By January 28, 2007

Intel’s Transistor Technology Breakthrough

In one of the biggest advancements in fundamental transistor design, Intel Corporation today revealed that it is using two dramatically new materials to build the insulating walls and switching gates of its 45 nanometer transistors. Hundreds of millions of these microscopic transistors — or switches — will be inside the next generation Intel Core 2 Duo, Intel Core 2 Quad and Xeon families of multi-core processors. The company also said it has five early-version products up and running — the first of fifteen 45nm processor products planned from Intel.

The transistor feat allows the company to continue delivering record-breaking PC, laptop and server processor speeds, while reducing the amount of electrical leakage from transistors that can hamper chip and PC design, size, power consumption, noise and costs. It also ensures Moore’s Law, a high-tech industry axiom that transistor counts double about every two years, thrives well into the next decade.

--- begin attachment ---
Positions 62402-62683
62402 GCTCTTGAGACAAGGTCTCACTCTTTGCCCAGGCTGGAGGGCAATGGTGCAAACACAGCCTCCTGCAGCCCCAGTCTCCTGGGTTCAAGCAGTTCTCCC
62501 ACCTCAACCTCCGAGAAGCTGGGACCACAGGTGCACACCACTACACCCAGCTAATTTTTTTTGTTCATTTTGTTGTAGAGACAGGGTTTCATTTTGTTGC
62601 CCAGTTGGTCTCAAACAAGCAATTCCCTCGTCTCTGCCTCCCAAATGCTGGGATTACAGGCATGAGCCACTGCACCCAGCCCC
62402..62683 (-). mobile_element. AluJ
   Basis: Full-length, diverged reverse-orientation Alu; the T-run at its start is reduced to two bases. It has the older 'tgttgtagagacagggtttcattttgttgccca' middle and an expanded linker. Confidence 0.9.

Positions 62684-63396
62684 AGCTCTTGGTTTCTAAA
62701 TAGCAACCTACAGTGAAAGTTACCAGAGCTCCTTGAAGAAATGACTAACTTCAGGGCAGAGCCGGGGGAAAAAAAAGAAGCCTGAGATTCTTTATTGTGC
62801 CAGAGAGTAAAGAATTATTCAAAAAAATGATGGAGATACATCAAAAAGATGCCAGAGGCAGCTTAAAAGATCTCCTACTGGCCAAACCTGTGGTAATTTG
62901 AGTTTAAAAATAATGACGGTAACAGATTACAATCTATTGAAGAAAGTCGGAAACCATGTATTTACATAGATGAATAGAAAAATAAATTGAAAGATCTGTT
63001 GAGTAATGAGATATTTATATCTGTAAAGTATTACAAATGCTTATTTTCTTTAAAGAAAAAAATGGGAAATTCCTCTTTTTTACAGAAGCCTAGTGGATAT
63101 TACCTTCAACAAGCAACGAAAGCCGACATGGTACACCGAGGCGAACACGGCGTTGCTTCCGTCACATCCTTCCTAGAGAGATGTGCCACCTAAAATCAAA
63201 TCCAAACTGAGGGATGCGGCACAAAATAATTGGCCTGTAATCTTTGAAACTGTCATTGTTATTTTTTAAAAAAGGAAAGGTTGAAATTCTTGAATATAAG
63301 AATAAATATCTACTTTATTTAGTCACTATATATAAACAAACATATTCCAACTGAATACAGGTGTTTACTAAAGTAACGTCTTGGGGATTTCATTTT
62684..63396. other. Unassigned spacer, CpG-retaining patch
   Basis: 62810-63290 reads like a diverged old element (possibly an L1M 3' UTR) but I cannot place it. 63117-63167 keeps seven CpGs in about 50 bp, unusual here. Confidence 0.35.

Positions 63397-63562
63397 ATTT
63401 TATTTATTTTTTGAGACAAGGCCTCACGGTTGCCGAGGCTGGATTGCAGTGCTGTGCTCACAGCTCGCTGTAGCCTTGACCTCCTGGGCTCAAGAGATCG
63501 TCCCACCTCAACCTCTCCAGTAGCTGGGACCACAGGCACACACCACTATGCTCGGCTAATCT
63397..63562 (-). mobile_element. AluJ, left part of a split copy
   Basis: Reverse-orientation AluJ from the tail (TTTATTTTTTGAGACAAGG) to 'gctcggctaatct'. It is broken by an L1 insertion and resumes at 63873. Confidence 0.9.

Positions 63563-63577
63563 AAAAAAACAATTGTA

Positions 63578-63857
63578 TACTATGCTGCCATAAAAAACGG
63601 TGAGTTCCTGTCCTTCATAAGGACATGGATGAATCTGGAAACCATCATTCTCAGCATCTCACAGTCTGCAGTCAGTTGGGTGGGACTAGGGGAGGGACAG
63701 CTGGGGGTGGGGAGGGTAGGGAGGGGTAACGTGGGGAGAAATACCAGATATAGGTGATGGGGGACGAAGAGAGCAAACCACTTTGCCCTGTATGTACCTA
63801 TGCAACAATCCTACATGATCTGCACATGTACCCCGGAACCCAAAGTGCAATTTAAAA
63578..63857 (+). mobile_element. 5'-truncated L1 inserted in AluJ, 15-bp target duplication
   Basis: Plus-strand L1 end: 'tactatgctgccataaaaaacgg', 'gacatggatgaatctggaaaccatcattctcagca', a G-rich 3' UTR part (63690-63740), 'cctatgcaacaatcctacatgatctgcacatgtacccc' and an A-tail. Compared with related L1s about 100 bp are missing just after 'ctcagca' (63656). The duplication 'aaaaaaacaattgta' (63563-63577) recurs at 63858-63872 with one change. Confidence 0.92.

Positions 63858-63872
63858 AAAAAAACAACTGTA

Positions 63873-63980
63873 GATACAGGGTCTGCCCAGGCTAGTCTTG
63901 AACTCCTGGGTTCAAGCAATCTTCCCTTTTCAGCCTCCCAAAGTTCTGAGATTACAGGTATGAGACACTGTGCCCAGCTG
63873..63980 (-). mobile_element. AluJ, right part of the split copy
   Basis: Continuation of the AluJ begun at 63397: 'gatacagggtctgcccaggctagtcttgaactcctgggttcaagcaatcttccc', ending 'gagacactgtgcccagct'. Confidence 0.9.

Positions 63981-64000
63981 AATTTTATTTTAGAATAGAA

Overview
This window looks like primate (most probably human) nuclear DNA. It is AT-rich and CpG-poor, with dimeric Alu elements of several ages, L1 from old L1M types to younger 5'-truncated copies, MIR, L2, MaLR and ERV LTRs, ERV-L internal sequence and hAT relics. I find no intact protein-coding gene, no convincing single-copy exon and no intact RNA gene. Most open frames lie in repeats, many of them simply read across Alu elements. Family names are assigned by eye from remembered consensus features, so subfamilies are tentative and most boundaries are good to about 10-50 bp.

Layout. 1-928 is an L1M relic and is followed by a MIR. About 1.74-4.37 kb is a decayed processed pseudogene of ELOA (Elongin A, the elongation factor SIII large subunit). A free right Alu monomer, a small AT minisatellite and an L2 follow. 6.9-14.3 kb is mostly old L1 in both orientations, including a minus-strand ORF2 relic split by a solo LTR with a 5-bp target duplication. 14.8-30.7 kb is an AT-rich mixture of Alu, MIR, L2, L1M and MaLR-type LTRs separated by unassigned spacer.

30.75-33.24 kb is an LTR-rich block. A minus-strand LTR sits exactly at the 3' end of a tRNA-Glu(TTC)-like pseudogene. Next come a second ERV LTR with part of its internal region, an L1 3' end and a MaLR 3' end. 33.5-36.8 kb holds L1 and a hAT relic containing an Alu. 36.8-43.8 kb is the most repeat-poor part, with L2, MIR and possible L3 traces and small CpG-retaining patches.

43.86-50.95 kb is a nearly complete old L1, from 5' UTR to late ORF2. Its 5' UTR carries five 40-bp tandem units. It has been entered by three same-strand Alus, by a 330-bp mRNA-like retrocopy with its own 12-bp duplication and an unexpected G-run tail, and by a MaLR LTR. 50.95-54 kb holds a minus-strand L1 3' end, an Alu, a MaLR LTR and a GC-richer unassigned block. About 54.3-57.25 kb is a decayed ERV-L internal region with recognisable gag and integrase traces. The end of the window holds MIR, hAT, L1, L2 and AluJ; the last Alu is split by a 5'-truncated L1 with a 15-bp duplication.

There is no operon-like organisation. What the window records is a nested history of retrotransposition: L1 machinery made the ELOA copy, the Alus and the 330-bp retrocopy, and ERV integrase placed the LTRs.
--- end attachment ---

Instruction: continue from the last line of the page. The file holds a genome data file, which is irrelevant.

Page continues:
Silicon dioxide has been used to make the transistor gate dielectric for more than 40 years because of its manufacturability and ability to deliver continued transistor performance improvements as it has been made ever thinner. Intel has successfully shrunk the silicon dioxide gate dielectric to as little as 1.2nm thick — equal to five atomic layers — on our previous 65nm process technology, but the continued shrinking has led to increased current leakage through the gate dielectric, resulting in wasted electric current and unnecessary heat.

Matt

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More than 20 years in the IT industry. Blogging with a passion and thirst for new technology since 2005.
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